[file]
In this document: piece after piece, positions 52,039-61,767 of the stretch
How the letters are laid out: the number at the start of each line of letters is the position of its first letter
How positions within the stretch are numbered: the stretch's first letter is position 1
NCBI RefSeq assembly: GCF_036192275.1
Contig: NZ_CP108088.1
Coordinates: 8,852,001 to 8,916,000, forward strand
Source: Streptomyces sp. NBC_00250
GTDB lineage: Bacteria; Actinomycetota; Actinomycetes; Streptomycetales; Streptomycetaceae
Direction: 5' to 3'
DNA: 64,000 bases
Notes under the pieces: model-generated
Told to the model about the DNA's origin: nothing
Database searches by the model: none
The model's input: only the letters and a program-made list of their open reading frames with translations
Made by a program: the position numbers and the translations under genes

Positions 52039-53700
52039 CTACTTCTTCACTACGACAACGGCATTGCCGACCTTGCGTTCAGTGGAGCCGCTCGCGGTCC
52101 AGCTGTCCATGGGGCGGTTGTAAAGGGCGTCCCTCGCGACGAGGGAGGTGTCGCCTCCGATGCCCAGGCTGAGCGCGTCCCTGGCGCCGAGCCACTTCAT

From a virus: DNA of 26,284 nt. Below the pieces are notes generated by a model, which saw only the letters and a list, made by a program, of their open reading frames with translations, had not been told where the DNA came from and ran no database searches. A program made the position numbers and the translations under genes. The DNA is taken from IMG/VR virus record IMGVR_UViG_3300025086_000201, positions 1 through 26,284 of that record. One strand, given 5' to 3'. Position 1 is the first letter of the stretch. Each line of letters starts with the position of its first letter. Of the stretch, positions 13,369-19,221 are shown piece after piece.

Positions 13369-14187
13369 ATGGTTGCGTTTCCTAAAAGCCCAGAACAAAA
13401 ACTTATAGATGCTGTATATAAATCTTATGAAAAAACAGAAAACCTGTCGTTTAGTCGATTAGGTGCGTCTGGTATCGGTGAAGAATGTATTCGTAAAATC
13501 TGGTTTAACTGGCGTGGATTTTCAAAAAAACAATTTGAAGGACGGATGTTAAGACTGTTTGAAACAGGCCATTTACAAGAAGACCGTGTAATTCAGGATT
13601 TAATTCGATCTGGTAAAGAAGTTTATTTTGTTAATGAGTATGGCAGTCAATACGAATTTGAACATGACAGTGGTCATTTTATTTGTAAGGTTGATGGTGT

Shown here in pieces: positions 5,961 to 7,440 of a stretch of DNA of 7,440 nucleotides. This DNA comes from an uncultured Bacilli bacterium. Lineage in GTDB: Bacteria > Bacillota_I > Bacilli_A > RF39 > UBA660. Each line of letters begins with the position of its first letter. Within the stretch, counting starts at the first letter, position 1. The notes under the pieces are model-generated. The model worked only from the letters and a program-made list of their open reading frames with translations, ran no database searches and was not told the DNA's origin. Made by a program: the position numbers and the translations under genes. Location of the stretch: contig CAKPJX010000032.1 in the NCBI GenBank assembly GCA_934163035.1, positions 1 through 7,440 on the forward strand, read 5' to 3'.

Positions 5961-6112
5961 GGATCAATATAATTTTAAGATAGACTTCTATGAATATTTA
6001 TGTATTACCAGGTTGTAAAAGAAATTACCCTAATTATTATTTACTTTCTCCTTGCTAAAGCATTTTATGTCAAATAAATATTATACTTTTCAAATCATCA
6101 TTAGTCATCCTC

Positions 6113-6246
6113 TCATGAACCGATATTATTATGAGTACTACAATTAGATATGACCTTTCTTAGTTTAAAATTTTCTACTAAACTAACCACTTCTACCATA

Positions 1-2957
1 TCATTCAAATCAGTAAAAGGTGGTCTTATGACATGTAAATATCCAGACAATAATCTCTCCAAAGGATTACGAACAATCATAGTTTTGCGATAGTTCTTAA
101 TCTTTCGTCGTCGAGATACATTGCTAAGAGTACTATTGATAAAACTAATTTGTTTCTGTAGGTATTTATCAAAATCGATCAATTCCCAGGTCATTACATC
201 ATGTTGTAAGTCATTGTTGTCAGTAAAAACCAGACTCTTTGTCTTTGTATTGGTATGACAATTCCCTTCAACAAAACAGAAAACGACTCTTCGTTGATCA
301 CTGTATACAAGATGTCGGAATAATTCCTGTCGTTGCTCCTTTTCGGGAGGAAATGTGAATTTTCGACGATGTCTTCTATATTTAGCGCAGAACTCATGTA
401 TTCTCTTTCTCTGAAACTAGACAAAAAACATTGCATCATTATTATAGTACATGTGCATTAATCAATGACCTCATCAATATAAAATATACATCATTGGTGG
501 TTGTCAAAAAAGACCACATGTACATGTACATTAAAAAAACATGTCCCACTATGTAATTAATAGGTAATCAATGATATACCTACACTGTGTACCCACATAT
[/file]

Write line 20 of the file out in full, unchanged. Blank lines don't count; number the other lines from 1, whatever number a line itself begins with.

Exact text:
Positions 13369-14187